Take the 2-minute tour ×
Stack Overflow is a question and answer site for professional and enthusiast programmers. It's 100% free, no registration required.

I'm a beginner in JSF and I´m having the following problem: I have a view with a backbean that I fill some values ​​to perform a search and display results. When I go out and return the application, the values ​​from the latest request remain there. I use the following annotations in my bean:

@Component("requestBeneficioCustosController")
@ManagedBean(name = "requestBeneficioCustosController")
@RequestScoped
public class RequestBeneficioCustosController implements Serializable {
...

I thought with the @RequestScoped annotation, the values of the bean would be cleaned after leaving the page. Does not work that way? Can you help me?

Thank you in advance

share|improve this question

1 Answer 1

up vote 1 down vote accepted

You're likely facing a page from the browser cache. You need to instruct the browser to not cache the JSF pages. This is the best to be achieved by a Filter which is mapped on an URL pattern of interest (*.jsf for example) and does the following job in doFilter() method.

HttpServletResponse hsr = (HttpServletResponse) response;
hsr.setHeader("Cache-Control", "no-cache, no-store, must-revalidate"); // HTTP 1.1.
hsr.setHeader("Pragma", "no-cache"); // HTTP 1.0.
hsr.setDateHeader("Expires", 0); // Proxies.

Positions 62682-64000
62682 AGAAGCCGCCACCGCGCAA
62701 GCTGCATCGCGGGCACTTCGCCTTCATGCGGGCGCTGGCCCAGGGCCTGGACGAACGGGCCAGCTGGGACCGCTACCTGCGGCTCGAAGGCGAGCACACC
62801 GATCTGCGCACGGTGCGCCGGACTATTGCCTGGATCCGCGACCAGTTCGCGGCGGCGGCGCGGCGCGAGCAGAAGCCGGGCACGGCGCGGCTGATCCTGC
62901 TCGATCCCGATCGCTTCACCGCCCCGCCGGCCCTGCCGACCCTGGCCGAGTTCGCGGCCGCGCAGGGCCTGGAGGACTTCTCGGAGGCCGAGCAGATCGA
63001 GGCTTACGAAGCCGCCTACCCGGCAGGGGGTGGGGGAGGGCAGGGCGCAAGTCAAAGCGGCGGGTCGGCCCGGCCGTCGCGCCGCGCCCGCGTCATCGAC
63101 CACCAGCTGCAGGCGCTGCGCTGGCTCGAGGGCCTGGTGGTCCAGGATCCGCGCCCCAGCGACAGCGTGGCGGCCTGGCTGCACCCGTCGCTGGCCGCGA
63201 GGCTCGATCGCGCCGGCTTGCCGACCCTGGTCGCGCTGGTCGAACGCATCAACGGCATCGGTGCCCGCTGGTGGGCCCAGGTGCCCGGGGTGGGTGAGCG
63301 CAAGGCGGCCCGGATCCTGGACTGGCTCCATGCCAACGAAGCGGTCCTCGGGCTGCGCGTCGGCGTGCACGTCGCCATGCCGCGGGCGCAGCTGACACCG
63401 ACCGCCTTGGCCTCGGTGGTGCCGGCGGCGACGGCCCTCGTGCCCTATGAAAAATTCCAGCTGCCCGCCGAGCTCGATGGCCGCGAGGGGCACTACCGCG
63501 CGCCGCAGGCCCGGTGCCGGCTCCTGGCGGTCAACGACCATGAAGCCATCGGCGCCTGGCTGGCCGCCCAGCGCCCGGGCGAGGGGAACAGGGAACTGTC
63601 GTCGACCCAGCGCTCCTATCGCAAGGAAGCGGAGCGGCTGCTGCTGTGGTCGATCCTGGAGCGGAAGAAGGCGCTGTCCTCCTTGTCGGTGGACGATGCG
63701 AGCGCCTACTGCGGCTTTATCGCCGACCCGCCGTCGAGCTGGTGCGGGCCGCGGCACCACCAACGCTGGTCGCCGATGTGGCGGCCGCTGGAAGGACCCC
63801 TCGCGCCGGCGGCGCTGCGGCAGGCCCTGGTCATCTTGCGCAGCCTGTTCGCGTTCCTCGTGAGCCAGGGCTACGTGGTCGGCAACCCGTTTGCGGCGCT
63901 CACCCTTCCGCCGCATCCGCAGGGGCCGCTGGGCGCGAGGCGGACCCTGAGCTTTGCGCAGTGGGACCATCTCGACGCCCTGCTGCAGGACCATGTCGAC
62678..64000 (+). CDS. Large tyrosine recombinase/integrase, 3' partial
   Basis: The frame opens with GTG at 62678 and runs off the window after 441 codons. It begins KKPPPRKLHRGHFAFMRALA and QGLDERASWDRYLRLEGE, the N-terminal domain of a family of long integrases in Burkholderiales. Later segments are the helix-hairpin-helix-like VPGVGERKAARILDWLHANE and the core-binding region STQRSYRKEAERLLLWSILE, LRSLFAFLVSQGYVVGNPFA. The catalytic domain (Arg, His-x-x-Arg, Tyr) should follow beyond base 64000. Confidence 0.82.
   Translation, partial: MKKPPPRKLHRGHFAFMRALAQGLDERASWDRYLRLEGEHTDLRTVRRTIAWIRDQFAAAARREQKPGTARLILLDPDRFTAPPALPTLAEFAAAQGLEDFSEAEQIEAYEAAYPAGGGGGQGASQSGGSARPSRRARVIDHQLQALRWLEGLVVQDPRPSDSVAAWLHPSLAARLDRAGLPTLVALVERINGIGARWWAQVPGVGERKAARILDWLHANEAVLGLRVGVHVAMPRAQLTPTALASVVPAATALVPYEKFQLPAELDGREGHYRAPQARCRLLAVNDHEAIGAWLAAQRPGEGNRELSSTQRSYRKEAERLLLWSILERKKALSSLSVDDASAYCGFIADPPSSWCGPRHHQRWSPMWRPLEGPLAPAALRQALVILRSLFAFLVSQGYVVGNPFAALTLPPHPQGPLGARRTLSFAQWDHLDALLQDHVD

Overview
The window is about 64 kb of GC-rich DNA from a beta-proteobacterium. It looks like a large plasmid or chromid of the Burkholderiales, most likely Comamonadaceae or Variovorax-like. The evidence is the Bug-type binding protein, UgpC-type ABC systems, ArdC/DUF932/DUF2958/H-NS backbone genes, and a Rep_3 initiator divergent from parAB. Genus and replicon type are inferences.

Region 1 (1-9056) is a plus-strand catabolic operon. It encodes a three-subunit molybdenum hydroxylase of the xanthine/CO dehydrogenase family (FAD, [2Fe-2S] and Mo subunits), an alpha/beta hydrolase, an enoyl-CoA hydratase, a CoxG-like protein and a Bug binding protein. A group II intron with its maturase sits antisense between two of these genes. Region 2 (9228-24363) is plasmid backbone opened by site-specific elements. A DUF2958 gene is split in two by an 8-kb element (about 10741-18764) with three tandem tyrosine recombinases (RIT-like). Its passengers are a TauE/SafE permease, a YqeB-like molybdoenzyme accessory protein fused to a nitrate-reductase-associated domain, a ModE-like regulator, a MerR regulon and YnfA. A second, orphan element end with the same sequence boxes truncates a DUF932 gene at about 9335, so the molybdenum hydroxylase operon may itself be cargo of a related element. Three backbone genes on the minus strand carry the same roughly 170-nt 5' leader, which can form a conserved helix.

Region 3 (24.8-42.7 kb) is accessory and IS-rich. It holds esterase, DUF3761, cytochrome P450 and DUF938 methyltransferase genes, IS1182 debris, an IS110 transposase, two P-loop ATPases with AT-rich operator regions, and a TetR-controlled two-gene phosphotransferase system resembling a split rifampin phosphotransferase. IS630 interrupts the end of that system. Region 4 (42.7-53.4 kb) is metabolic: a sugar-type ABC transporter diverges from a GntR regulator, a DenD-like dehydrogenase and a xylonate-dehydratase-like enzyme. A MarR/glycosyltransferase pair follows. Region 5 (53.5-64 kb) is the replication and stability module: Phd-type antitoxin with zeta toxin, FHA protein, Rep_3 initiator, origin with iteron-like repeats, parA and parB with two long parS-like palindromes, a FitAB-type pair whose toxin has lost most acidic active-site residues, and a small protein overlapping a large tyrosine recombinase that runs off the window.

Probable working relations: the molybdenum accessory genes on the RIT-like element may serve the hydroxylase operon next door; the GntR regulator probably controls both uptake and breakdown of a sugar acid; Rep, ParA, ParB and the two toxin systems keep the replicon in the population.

chain.doFilter(request, response);
share|improve this answer
    
Hello BalusC. Thanks for your help. I did not know about filters, I ´m seeking more information to apply your tip. It´s what made ​​most sense so far.Thank you very much. (Sorry my english) –  fabiogm May 25 '11 at 12:49
    
Check our wiki page on [servlet-filters] tag stackoverflow.com/tags/servlet-filters/info –  BalusC May 25 '11 at 12:50
    
Hi BalusC. Where effectively the object "hsr" , instance of HttpServletResponse, is considered in this code ? The chain.doFilter(req,resp) does not seem to consider it. –  fabiogm May 25 '11 at 14:08
    
It does not copy the instance or something. It's the same instance. Java is OO, not procedural or something. The cast just allows access to more specific methods which are not present in the superclass. Did you try to run it anyway? –  BalusC May 25 '11 at 14:11
    
I know it is OO, but I do not see where, or how, HSR effectively influences in response, in this code. Yes I ran and seems not take effect, but I'll keep trying anyway. Thank your attention. –  fabiogm May 25 '11 at 14:44

Your Answer

 
discard

By posting your answer, you agree to the privacy policy and terms of service.

Not the answer you're looking for? Browse other questions tagged or ask your own question.